May 2007
Volume 48, Issue 13
Free
ARVO Annual Meeting Abstract  |   May 2007
Molecular Profiling of Midget and Parasol Retinal Ganglion Cells
Author Affiliations & Notes
  • G. Dvoriantchikova
    Bascom Palmer Eye Institute, University of Miami Miller School of Medicine, Miami, Florida
  • D. V. Ivanov
    Bascom Palmer Eye Institute, University of Miami Miller School of Medicine, Miami, Florida
    Vavilov Institute of General Genetics RAS, Moscow, Russian Federation
  • L. Nathanson
    Department of Molecular and Cellular Pharmacology/U of Miami, Miami, Florida
  • E. Hernandez
    Bascom Palmer Eye Institute, University of Miami Miller School of Medicine, Miami, Florida
  • V. I. Shestopalov
    Bascom Palmer Eye Institute, University of Miami Miller School of Medicine, Miami, Florida
    Department of Cell Biology and Anatomy/U of Miami, Miami, Florida
  • Footnotes
    Commercial Relationships G. Dvoriantchikova, None; D.V. Ivanov, None; L. Nathanson, None; E. Hernandez, None; V.I. Shestopalov, None.
  • Footnotes
    Support FFS fellowship PD05034 (D.I.); RPB Carreer Development and TGF grants (V.S.); unrestricted NIH center grant P30 EY014801; unrestricted grant to the U.Miami from RPB
Investigative Ophthalmology & Visual Science May 2007, Vol.48, 245. doi:
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    • Get Citation

      G. Dvoriantchikova, D. V. Ivanov, L. Nathanson, E. Hernandez, V. I. Shestopalov; Molecular Profiling of Midget and Parasol Retinal Ganglion Cells. Invest. Ophthalmol. Vis. Sci. 2007;48(13):245.

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      © ARVO (1962-2015); The Authors (2016-present)

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Abstract

Purpose:: Different sub-types of mammalian retinal ganglion cells (RGC) possess distinct functions in processing visual information. Most commonly, RGC are divided into midget cells, which have smaller soma size, and the larger sized parasol cells. Parasol RGCs exhibit differential resistance to degeneration in a number of pathologies including glaucoma. In this work, we compared gene expression profiles of rat parasol and midget RGCs to identify molecular determinants underlying differences in function and tolerance to stress.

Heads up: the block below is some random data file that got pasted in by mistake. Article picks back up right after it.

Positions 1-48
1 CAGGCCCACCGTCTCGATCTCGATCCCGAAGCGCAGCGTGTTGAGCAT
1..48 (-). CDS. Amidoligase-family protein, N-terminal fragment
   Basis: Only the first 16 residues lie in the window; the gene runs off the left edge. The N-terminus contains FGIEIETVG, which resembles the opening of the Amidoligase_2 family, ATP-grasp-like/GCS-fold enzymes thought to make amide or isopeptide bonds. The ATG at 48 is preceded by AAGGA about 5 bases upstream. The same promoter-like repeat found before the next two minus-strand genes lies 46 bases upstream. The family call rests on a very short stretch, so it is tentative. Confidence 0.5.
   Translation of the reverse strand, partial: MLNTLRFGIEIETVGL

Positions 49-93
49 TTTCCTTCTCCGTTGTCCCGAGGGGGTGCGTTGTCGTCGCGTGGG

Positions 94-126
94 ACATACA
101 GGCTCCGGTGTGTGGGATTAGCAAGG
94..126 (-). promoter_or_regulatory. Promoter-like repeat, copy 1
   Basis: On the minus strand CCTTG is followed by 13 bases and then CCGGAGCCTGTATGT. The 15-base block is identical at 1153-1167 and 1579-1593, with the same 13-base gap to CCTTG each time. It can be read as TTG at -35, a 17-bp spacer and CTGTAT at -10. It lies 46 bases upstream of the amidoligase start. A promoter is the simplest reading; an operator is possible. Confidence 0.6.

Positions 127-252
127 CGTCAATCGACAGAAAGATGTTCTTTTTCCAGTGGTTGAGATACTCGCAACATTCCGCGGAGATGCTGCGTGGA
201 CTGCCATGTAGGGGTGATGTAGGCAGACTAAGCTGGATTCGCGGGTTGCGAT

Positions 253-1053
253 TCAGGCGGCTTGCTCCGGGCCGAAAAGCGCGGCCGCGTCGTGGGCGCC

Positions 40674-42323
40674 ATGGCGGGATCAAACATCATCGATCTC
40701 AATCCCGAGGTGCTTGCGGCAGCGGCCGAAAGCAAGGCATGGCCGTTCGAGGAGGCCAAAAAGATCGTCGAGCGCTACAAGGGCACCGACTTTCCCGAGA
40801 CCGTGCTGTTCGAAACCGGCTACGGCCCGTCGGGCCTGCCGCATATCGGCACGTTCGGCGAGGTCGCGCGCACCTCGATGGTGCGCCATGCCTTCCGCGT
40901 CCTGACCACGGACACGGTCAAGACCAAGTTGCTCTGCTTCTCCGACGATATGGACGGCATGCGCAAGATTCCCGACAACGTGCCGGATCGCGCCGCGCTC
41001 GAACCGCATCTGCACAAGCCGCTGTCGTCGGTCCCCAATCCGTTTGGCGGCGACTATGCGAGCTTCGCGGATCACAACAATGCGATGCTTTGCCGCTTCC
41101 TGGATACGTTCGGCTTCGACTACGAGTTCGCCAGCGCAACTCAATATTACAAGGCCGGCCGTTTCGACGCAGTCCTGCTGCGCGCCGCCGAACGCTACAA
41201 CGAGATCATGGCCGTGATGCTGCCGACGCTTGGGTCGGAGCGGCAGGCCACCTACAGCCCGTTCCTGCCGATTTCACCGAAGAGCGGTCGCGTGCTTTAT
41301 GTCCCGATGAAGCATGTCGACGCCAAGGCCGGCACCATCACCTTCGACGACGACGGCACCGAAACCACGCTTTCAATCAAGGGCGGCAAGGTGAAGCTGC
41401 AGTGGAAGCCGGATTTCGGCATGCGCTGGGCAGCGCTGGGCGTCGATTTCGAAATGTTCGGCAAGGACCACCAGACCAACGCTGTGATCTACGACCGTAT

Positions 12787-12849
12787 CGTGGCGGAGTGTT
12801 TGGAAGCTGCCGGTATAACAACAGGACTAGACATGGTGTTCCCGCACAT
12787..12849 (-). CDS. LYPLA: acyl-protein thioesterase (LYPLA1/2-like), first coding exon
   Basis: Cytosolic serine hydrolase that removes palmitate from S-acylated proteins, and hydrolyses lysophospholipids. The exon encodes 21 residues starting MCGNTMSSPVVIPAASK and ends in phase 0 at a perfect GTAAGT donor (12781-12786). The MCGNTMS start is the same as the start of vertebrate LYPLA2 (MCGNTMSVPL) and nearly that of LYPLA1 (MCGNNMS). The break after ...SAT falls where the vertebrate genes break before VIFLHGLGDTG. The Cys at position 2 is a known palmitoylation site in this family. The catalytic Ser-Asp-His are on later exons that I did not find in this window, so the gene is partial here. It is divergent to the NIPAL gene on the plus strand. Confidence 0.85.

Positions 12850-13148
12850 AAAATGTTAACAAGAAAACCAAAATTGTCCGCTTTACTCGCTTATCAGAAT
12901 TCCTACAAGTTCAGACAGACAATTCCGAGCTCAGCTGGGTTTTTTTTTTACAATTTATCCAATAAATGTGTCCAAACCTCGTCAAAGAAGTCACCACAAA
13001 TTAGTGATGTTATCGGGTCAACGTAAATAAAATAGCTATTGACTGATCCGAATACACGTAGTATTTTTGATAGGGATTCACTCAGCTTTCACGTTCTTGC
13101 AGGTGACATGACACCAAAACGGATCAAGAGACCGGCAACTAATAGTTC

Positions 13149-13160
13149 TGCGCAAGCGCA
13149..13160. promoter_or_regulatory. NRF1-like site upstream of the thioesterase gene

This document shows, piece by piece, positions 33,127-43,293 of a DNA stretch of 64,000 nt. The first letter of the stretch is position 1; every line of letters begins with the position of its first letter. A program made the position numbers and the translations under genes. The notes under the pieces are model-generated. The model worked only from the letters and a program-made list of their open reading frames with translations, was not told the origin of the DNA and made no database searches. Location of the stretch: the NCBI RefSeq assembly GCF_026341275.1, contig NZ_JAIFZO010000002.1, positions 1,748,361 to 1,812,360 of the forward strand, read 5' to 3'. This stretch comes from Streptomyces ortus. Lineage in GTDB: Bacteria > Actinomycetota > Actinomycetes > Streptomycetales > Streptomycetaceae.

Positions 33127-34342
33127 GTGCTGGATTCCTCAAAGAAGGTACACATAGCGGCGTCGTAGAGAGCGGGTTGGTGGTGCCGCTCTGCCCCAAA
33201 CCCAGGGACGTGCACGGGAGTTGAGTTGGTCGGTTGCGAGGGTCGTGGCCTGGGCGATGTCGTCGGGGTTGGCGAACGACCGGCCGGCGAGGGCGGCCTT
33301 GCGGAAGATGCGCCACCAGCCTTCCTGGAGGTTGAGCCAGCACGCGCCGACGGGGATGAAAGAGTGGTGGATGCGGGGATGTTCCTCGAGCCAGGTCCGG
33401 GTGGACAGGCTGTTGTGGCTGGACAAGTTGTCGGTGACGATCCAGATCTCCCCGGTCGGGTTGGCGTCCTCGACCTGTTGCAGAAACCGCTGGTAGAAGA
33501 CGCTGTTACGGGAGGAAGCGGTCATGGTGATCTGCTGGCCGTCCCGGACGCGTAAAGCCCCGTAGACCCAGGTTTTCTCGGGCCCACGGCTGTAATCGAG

Methods:: We used fluorescent-activated cell sorting (FACS) to collect RGCs retrogradely labeled with 4DI-10ASP and to sort them into the two groups based on the size: large (15-30 µm, parasol) and small (6-12 µm, midget). Differences in gene expression between the parasol and midget RGCs were characterized using microarray profiling of mRNA from the isolated sub-types. We utilized two-color Agilent Genomic Oligo microarrays in a dye swap design experiment to eliminate dye bias effects. Differential expression was validated for a group of randomly selected genes using quantitative RT-PCR.

Results:: To extract statistically significant differences, ratiometric data were analyzed using the Significance Analysis of Microarrays with high statistical stringency (FDR<1%), we identified 145 genes that were preferentially expressed in the parasol RGCs and 312 genes that were preferentially expressed in the midget ones. We found 30 genes that showed more then 2-fold difference in either of the two types of neurons. Many differentially expressed genes are implicated in synaptic transmission, neurotransmitter secretion, axon guidance and ion transport. Genes representing the GO category "chemotaxis" were relatively upregulated in the parasol cells, while genes from GO category of "sodium ion transport" were more active in the midget ones. Using in silico functional reconstruction with the MetaCore software, we demonstrated that a network for IL1b-mediated chemokine signaling was relatively activated in the large rather then small RGCs.

Conclusions:: In this work, we demonstrated the feasibility of genome-wide characterization of two major sub-types of mammalian RGCs. The group of genes differentially expressed in parasol RGCs were characterized. Future experiments will test their relevance to the differential tolerance to stress.

Keywords: ganglion cells • gene/expression • gene microarray 
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